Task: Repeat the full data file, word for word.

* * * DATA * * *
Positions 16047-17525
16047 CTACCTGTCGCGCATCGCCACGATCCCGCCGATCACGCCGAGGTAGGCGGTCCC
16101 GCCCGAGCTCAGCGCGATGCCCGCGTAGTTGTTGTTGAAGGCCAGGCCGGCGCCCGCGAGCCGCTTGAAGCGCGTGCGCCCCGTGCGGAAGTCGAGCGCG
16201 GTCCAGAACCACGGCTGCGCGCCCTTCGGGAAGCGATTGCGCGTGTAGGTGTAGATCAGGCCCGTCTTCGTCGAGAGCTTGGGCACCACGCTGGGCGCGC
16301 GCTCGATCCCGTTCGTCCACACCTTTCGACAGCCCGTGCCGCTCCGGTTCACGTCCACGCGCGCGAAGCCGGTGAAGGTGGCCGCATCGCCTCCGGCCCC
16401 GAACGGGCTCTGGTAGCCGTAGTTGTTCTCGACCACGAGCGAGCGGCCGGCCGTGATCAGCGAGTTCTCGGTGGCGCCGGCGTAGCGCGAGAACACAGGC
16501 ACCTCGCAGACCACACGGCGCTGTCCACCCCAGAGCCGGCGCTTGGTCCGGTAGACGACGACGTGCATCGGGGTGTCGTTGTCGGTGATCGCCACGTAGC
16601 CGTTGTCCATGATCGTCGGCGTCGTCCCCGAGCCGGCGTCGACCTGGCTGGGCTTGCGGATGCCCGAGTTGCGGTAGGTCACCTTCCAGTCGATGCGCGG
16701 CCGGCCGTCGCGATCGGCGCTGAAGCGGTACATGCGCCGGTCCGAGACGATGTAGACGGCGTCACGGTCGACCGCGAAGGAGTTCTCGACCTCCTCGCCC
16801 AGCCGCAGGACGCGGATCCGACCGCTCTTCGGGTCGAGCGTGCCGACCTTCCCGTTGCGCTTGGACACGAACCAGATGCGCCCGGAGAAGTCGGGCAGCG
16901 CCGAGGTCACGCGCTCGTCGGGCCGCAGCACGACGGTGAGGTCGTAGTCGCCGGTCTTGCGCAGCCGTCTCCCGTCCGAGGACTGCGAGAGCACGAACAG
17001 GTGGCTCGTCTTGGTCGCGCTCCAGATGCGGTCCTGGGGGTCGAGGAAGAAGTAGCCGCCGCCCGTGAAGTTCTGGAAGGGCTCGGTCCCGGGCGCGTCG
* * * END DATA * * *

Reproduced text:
Positions 16047-17525
16047 CTACCTGTCGCGCATCGCCACGATCCCGCCGATCACGCCGAGGTAGGCGGTCCC
16101 GCCCGAGCTCAGCGCGATGCCCGCGTAGTTGTTGTTGAAGGCCAGGCCGGCGCCCGCGAGCCGCTTGAAGCGCGTGCGCCCCGTGCGGAAGTCGAGCGCG
16201 GTCCAGAACCACGGCTGCGCGCCCTTCGGGAAGCGATTGCGCGTGTAGGTGTAGATCAGGCCCGTCTTCGTCGAGAGCTTGGGCACCACGCTGGGCGCGC
16301 GCTCGATCCCGTTCGTCCACACCTTTCGACAGCCCGTGCCGCTCCGGTTCACGTCCACGCGCGCGAAGCCGGTGAAGGTGGCCGCATCGCCTCCGGCCCC
16401 GAACGGGCTCTGGTAGCCGTAGTTGTTCTCGACCACGAGCGAGCGGCCGGCCGTGATCAGCGAGTTCTCGGTGGCGCCGGCGTAGCGCGAGAACACAGGC
16501 ACCTCGCAGACCACACGGCGCTGTCCACCCCAGAGCCGGCGCTTGGTCCGGTAGACGACGACGTGCATCGGGGTGTCGTTGTCGGTGATCGCCACGTAGC
16601 CGTTGTCCATGATCGTCGGCGTCGTCCCCGAGCCGGCGTCGACCTGGCTGGGCTTGCGGATGCCCGAGTTGCGGTAGGTCACCTTCCAGTCGATGCGCGG
16701 CCGGCCGTCGCGATCGGCGCTGAAGCGGTACATGCGCCGGTCCGAGACGATGTAGACGGCGTCACGGTCGACCGCGAAGGAGTTCTCGACCTCCTCGCCC
16801 AGCCGCAGGACGCGGATCCGACCGCTCTTCGGGTCGAGCGTGCCGACCTTCCCGTTGCGCTTGGACACGAACCAGATGCGCCCGGAGAAGTCGGGCAGCG
16901 CCGAGGTCACGCGCTCGTCGGGCCGCAGCACGACGGTGAGGTCGTAGTCGCCGGTCTTGCGCAGCCGTCTCCCGTCCGAGGACTGCGAGAGCACGAACAG
17001 GTGGCTCGTCTTGGTCGCGCTCCAGATGCGGTCCTGGGGGTCGAGGAAGAAGTAGCCGCCGCCCGTGAAGTTCTGGAAGGGCTCGGTCCCGGGCGCGTCG